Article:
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Volume 83 - 2020 - Fasc.4 - Clinical images

Membranous colitis: a potentially bone-deep diagnosis

A 44-year-old patient, with a history of cutaneous mastocytosis, was referred to our center following chronic attacks of diarrhea and epigastric pain. A previous colonoscopy was regarded as macroscopically normal. However, a new colonoscopy, performed at the time of acute complaints, revealed diffuse loss of vascular pattern in the transverse and sigmoid colon, with sloughing white membranes (Figure 1-left). Histological evaluation showed moderately active erosive colitis and increased numbers of eosinophilic granulocytes (Figure 1-right).


A rare cause of high liver stiffness

A 71-year-old man with a past medical history of arterial hypertension was referred to our outpatient clinic for a suspected liver disease, based on biochemical and radiological findings. He was poorly symptomatic with discrete weight loss due to reduced appetite. Physical examination revealed a good general condition, hepatosplenomegaly, overweight (BMI 27) and enhanced waist circumference. Biochemical examination showed pancytopenia (hemoglobin 11,4 g/dL [13.3-16.7 g/dL], white cells count 3870/μL [4-10x103/μL], platelets count 38000/μL[150-350x103/μL]) and cholestasis (gGT 147 U/L [<60U/L], alkaline phosphatase 152 U/L [40-130 U/L], total bilirubin 2.1 mg/dL [<1.2mg/dL]). ALT and AST levels were normal. The usual liver biochemical etiology tests were negative unless elevated type M immunoglobulins and an antinuclear antibody titer of 1/160. Doppler-abdominal ultrasonography showed a heterogeneous liver (Figure 1A), large splenomegaly (Figure 1B) and several enlarged lymph nodes. Liver vascularization was normal. Differential diagnosis included a chronic liver disease (seronegative primary biliary cholangitis, fatty liver disease or cardiac liver disease) and a hematological disorder infiltrating the liver. Median liver elasticity (E), evaluated by transient elastography (TE), was compatible with cirrhosis (22.8 kPa) while controlled attenuation parameter (CAP) evaluation suggested slight steatosis (Figure 1C). What do you recommend?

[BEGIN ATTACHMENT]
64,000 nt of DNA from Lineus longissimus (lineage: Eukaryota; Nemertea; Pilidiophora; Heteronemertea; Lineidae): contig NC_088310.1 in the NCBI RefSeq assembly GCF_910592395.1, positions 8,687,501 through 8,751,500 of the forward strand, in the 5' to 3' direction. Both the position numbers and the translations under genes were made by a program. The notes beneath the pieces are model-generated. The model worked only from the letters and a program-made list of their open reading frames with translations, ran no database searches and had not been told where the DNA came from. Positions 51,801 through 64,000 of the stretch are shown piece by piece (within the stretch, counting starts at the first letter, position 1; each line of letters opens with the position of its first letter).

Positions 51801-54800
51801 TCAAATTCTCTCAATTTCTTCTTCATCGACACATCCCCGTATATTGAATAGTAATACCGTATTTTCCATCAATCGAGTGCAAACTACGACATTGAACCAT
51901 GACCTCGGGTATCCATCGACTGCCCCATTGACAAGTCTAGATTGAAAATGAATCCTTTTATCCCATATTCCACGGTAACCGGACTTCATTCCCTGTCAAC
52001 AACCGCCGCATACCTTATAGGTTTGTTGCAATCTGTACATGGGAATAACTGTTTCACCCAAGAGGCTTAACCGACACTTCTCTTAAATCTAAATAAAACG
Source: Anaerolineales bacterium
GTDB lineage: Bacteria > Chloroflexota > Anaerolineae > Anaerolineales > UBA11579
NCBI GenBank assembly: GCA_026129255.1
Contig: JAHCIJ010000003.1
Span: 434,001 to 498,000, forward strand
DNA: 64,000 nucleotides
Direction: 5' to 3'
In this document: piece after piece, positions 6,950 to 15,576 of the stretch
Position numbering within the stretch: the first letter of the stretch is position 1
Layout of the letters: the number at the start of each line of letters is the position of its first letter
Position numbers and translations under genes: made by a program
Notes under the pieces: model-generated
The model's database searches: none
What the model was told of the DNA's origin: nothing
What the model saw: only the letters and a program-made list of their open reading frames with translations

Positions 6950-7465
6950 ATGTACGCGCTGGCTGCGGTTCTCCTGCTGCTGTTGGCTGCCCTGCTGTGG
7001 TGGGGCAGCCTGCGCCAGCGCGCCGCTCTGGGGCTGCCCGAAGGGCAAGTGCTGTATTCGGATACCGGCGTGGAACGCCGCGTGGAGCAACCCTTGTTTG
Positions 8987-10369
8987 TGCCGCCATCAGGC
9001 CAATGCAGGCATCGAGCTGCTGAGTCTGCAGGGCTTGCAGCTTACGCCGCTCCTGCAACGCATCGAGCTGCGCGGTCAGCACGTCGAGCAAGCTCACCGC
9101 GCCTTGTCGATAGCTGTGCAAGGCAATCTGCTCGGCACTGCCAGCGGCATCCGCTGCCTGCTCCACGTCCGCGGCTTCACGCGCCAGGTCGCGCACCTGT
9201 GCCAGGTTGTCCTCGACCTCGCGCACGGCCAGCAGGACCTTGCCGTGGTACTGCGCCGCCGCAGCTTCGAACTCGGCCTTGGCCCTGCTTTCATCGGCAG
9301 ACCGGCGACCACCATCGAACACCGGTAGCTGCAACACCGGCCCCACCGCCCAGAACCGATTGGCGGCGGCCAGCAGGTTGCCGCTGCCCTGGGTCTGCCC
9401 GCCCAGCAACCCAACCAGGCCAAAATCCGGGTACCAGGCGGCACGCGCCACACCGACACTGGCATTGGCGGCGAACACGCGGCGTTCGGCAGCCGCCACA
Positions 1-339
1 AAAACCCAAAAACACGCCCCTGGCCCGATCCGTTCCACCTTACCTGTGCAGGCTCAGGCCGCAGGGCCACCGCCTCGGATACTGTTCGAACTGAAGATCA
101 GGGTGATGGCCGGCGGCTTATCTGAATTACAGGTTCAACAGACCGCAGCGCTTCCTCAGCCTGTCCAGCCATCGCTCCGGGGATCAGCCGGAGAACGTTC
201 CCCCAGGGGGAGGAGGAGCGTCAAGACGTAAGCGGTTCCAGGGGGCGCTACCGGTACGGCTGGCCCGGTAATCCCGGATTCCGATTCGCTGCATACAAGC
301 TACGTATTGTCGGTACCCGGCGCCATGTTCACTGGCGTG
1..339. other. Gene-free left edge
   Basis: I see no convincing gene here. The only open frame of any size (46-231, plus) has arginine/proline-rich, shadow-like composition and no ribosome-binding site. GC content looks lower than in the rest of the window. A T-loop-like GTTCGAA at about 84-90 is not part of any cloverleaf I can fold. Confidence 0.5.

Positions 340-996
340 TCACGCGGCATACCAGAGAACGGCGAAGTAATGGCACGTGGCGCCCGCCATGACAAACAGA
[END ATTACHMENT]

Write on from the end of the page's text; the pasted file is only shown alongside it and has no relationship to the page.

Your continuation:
Cholecystoduodenal fistula with gastric outlet obstruction

A 68-year-old man with a history of a gallbladder stone for many years suffered acute right upper quadrant pain and was admitted to the emergency room. Computed tomography of the abdomen showed a very high-density shadow in the gallbladder (Fig. 1A). His symptoms were relieved after receiving antibiotics and spasmolytic treatment, but he refused to accept further cholecystectomy. Five months later, the patient presented with a 2-week history of postprandial nausea and vomiting. Physical examination found abdominal splashing sound. Computed tomography revealed a large dense shadow in the duodenum, while the gallbladder appeared atrophic with pneumatosis (Fig. 1B). What could the patient’s diagnosis be?